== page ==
A swab containing the test specimen is placed in an extraction fluid consisting of 0.9 g. NaCl in 100 ml. of water, and allowed to stand for five minutes. The swab is removed and 0.65 ml. of the extract is added to a cuvette containing a mixture of 0.35 ml. dimethyl sulfoxide with 150 mg.of an admixture of indigo carmine and sodium carbonate in a 1:1000 weight ratio. To ensure uniformity, separate samples of the solid indigo carmine/sodium carbonate admixture were previously passed through a coffeegrinder for thirty seconds to form a fine powder, prior to use in the test.The mixture was shaken vigorously, and after five minutes the nature and intensity of the color was estimated using a calibrated color chart, or inaddition the cuvette contents were subjected to quantitative spectrophotometric analysis. Negative swabs exhibited a green color, with an absorbance maximum of approximately 778 nanometers. Putrescine, cadaverine and positive swabs exhibit a blue color with an absorbance maximum at approximately 617 nanometers. For quantitative analysis, a working curve is obtained by plotting the concentration of polyamine(s) against the ratio of blue to green, i.e. ABS at 617 nm/ABS at 778 nm. A typical spectral curve, and a working curve, are shown as examples only inFIGS. 1 and 2, respectively. For convenience, the Table (below) lists the concentrations of putrescine and cadaverine obtained from the working curve. It should be appreciated that individuals operating the method of the invention will construct their own working curves.
TABLE______________________________________Relation of absorbance ratio to polyamine concentration.Absorbance ratio 617/778 nm Polyamine concentration* mg/ml______________________________________0.80 0.010.85 0.040.90 0.080.95 0.131.00 0.181.05 0.231.10 0.281.15 0.321.20 0.371.25 0.421.30 0.471.35 0.521.40 0.561.45 0.611.50 0.661.55 0.711.60 0.761.65 0.801.70 0.85______________________________________*Concentrations above 0.3 mg/ml are considered indicative of clinical bacterial vaginosis
In FIG. 1, wavelength in nanometers (NM., X-axis) marked out as 100 nanometers/division, is plotted against absorbance of light (Y-axis) marked out as 0.5 units/division.
In FIG. 2, concentration in mg/ml of putrescine + cadaverine (CONC=C, X-axis), marked out as 0.16 mg/ml per division, is plotted against the ratio of optical absorbance at 617 nm to that at 778 nm (A=ABS, Y-axis), marked out as 0.1 units/division. The equation (K)(ABS)+B is that of the line of best fit that connects the experimental data points, where K is the slope of the line of best fit, B is a constant, equal to the value of ABS when C=0, and C and ABS have the meanings already noted.
The results of clinical sampling of vaginal swabs for polyamines conducted on 104 females were as follows: sensitivity 75%; specificity 96%; positivepredictive value 60%; negative predictive value 48%; efficiency 94%; prevalence 7.6%.
While the present invention has been particularly described in accordance with certain embodiments thereof, it will be apparent to skilled persons that many variations and modifications can be made. Illustratively, where certain embodiments of the invention use sodium chloride, it is believed that this functions to control the osmolarity and ionic strength of the extraction fluid close to that found in the human body; persons skilled inthe art will be aware that there are other ways to achieve such control, e.g. by using other substances such as (e.g.) KCl, LiCl and urea, and the use of such other substances is considered to be within the scope of, and/or the chemical equivalents of, the use of NaCl in the methods and thekit of the invention. Accordingly, the invention is not to be construed as limited to such particularly described embodiments, rather its concept, spirit and scope can be appreciated by reference to the claims which follow.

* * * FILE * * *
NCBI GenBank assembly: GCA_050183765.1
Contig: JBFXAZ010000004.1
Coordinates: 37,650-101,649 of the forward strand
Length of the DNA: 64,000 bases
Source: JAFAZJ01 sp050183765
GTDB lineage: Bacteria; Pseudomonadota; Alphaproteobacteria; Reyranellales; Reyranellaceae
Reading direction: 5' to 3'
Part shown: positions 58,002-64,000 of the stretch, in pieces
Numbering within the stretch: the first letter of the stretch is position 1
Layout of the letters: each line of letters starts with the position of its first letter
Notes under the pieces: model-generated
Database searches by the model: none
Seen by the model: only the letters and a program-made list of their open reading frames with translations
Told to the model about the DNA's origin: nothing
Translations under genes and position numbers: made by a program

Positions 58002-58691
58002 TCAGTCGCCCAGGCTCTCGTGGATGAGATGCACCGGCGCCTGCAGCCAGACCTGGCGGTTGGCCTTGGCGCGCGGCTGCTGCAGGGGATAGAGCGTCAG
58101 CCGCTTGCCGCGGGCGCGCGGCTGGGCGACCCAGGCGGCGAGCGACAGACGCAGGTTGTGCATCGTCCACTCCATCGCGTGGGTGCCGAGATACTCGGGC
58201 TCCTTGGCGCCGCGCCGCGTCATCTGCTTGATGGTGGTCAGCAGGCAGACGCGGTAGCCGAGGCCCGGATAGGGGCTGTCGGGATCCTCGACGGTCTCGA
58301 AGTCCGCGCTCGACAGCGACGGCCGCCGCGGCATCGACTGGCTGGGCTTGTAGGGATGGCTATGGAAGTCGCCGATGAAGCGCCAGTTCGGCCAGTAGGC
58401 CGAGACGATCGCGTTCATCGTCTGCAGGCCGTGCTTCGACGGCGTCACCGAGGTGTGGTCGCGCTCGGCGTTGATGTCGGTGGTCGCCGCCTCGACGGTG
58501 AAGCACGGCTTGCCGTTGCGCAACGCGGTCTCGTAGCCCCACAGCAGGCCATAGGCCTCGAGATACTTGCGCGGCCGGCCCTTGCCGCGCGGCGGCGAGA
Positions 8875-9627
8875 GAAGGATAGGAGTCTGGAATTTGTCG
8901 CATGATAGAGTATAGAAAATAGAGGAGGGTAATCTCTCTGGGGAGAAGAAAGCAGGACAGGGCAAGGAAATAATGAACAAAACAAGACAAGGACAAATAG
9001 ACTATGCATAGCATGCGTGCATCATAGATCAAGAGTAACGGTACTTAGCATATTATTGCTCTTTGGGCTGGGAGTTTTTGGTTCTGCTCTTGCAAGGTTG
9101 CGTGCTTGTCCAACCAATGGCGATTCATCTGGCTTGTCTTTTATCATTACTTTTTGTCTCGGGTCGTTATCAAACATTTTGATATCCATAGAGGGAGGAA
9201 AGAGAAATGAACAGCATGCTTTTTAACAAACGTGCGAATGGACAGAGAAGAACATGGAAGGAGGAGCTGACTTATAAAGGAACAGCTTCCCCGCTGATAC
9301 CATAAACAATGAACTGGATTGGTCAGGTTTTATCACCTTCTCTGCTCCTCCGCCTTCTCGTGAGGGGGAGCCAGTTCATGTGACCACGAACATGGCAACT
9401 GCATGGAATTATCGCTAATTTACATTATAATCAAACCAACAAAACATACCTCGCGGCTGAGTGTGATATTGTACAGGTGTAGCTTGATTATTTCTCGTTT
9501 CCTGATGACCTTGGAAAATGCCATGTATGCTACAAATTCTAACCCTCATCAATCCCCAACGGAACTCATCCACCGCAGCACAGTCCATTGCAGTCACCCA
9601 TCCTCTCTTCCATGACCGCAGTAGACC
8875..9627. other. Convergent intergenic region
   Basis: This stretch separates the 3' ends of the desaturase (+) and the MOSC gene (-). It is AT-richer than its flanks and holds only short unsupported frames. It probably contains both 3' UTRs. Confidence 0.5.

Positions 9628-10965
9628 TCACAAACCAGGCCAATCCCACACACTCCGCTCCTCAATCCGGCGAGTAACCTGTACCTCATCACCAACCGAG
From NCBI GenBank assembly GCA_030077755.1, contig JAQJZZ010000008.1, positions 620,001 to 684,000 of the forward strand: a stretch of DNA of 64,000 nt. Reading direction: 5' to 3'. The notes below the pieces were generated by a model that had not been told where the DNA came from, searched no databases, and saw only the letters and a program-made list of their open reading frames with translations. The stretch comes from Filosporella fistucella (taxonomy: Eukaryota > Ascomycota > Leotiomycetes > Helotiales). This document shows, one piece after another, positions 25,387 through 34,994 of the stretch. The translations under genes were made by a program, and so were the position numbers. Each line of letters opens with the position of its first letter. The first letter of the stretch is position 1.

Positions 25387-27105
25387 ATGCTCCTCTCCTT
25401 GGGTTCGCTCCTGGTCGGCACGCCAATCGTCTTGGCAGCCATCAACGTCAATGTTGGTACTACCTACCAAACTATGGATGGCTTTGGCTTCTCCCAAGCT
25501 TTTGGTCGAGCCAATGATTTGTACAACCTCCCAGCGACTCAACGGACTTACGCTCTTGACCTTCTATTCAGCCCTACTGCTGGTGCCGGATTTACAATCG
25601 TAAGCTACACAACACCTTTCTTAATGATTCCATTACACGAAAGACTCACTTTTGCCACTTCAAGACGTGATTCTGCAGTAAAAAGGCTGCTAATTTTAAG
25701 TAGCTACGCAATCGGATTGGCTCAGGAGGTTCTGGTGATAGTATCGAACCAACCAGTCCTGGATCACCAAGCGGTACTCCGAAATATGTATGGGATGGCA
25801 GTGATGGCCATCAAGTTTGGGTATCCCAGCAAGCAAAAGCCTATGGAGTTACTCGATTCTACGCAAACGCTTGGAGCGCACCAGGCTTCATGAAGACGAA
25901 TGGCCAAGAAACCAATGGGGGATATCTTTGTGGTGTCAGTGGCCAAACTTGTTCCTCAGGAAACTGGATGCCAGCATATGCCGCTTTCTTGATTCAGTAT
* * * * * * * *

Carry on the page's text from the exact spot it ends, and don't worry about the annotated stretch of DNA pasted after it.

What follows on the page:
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|2||*||Chen, K. C., et al., Biochemical diagnosis of vaginitis: determination of diamines in vaginal fluids. J. Infect. Dis. 145 (1982) pp. 337 345.|
|3||Chen, K. C., et al., Biochemical diagnosis of vaginitis: determination of diamines in vaginal fluids. J. Infect. Dis. 145 (1982) pp. 337-345.|
|4||*||Clarke, S. et. al., Bacterial vaginosis: A comprehensive review. Nursing Clinics of North America 23 (4): 865, 1988.|
|5||*||Eschenbach, D. A., et al., Diagnosis and clinical manifestations of bacterial vaginosis. Am. J. Obstet. & Gynecol., 158, No. 4, 819 828, 1988.|
|6||Eschenbach, D. A., et al., Diagnosis and clinical manifestations of bacterial vaginosis. Am. J. Obstet. & Gynecol., 158, No. 4, 819-828, 1988.|
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|U.S. Classification||435/29, 435/32, 436/111, 436/171, 436/63, 436/106, 436/811, 435/4, 436/164|
|Cooperative Classification||Y10T436/173845, Y10T436/17, Y10S436/811, C12Q1/04|
|Dec 6, 1991||AS||Assignment|
Owner name: DIAGNOSTIC MARKERS, INC., COLORADO